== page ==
Social capital

The "other" ERE. Societal aspects of the ERE philosophy. Emergent change-making, scale-effects,...
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Social capital

Post by loutfard »

*Disclaimer: I'm not very well-read on this subject and would welcome reading material suggestions.*

ERE2 the way I understand it is about increasing social capital between EREmites. If that is the case, a goal might be to have social capital circulate more intensively. How can that be done? Some random thoughts:

- There might be parallells to the velocity of money.
- Could one make social capital more explicit and/or visible to stimulate its use?
- Many EREmites probably want to align increased use of social capital with a decrease in use other requirements like financial capital or ecological footprint as part of their web of goals.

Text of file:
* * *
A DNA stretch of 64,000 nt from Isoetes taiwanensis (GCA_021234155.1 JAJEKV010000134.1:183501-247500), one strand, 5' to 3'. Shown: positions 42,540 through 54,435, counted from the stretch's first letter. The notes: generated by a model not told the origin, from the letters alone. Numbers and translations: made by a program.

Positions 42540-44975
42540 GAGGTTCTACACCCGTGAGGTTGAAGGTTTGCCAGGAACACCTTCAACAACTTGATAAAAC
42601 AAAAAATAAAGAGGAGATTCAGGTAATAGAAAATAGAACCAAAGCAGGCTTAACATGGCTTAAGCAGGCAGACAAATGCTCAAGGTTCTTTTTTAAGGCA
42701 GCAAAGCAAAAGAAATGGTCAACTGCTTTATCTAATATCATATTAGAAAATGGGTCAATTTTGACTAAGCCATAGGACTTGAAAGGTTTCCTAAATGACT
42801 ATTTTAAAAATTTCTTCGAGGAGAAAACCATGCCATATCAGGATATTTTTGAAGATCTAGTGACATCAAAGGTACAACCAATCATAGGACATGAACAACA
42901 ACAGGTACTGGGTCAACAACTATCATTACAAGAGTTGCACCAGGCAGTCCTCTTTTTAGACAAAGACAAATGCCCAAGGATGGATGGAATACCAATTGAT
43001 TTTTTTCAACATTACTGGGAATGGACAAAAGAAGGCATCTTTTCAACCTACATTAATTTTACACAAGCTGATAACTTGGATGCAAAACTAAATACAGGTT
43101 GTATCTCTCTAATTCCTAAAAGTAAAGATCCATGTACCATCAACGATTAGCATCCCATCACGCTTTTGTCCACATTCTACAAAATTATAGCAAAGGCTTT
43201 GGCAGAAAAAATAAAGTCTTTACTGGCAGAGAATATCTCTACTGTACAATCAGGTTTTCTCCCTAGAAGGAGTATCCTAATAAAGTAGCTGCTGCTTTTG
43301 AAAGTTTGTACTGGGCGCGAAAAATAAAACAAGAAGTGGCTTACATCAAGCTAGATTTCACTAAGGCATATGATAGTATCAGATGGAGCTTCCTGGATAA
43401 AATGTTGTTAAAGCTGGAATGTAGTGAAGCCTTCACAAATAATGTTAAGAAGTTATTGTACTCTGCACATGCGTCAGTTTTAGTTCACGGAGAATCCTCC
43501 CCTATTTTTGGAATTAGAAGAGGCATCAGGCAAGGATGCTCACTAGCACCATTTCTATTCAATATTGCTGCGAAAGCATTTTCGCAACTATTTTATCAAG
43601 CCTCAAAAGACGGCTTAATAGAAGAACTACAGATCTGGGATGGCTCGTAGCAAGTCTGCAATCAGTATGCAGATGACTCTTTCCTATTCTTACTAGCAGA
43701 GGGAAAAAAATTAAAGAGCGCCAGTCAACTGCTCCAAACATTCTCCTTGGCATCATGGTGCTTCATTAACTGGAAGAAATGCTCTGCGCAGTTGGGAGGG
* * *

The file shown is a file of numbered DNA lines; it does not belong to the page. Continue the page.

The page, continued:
I also wrote out a few not-so-random thoughts about social capital. Stating the obvious really, but formulating my thoughts did help me:
- Social capital in many ways is more volatile than cash. In that way, it more resembles a stock portfolio than money. On death for example, social capital mostly dies. Or former Wirecard COO Jan Marsalek's social capital with WEF Davos visitors is not what it used to be since he reportedly became a Putin protege.
- Social capital is also much more complex than financial capital. Allowing someone a certain social capital means you're prepared to share something with that person. That could man financial capital, labour, physical things, expertise, social referrals, or others.
- Social capital is also hard to quantify. You might be willing to give away all your financial capital to life partner, child or parent. Or you might be willing to donate 1€ to a respectable non-profit for a sticker, if they ask.
- Negative social capital is a thing: "I'd rather die than help this person in whatever way.", "The owner of this cafe kicked out a well-behaved customer just because he was black. I'd rather go to the one next door."